Are charter schools harming public school students?

By Caleb Taylor

Does charter school competition harm students in traditional public schools?

According to research conducted by ACRE experts, the answer is no.

ACRE Policy Analyst Dr. Mavuto Kalulu, ACRE Scholar and UCA Associate Professor of Economics Dr. Thomas Snyder, and UCA Mathematics Graduate Student Saliou N. Ouattara were recently published in the Fall 2017 edition of the EJournal of Education Policy.

Their article, Charter Schools’ Impact on Traditional Public School Performance: Evidence from Arkansas finds a “positive and statistically-significant relationship” between elementary charter school enrollment and traditional Iowa Assessment scores across school districts.

More specifically, improvements in traditional public school students’ math, reading and language test scores were greater in school districts that had a larger percentage of students enrolled in charter schools. The results suggest that test scores will rise over 1 point (1-100 scale) for every 10 percentage-point increase in charter school enrollment in a school district.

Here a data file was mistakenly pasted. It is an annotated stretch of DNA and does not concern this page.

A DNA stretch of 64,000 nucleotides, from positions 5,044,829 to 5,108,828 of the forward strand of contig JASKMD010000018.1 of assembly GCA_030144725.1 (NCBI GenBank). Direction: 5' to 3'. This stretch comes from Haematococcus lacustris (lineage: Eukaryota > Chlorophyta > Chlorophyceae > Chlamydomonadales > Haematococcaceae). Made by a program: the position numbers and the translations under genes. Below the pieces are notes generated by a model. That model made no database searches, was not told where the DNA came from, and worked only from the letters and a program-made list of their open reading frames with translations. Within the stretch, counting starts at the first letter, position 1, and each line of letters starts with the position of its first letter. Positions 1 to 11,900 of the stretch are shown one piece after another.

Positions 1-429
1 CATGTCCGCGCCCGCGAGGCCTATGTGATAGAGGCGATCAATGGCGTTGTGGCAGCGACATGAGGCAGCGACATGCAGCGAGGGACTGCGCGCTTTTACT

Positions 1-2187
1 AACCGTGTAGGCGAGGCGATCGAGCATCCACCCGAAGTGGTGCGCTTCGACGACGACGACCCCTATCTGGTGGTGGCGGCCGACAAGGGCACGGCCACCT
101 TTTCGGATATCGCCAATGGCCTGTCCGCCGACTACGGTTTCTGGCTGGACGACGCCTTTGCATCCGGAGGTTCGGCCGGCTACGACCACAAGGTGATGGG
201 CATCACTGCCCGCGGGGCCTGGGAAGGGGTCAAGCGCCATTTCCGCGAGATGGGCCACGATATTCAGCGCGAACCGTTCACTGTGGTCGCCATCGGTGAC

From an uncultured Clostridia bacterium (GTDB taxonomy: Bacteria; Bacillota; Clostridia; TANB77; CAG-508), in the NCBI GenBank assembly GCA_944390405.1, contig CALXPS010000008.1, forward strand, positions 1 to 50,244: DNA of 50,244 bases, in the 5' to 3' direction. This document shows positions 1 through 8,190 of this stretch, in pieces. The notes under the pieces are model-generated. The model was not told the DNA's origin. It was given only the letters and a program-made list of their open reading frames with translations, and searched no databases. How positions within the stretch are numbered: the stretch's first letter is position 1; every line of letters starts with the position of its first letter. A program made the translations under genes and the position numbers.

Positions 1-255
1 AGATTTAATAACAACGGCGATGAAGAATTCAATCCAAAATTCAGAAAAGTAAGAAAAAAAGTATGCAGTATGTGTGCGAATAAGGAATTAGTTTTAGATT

Kalulu, Snyder and Ouattara conclude:

“The number of open-enrollment charters schools in Arkansas is growing, and the performance of the charter schools have been positive. However, critics of charter schools typically say that the emergence of charter schools will harm traditional public schools. The charter schools may skim the best students and may leave those with special needs to traditional public schools. If so, the authors would expect to see charter school enrollment negatively affect the average student performance in traditional public schools. The evidence suggests the opposite. The study finds a significant positive change in test scores with charter school options.”

The rest of ACRE’s work on K-12 education can be found here.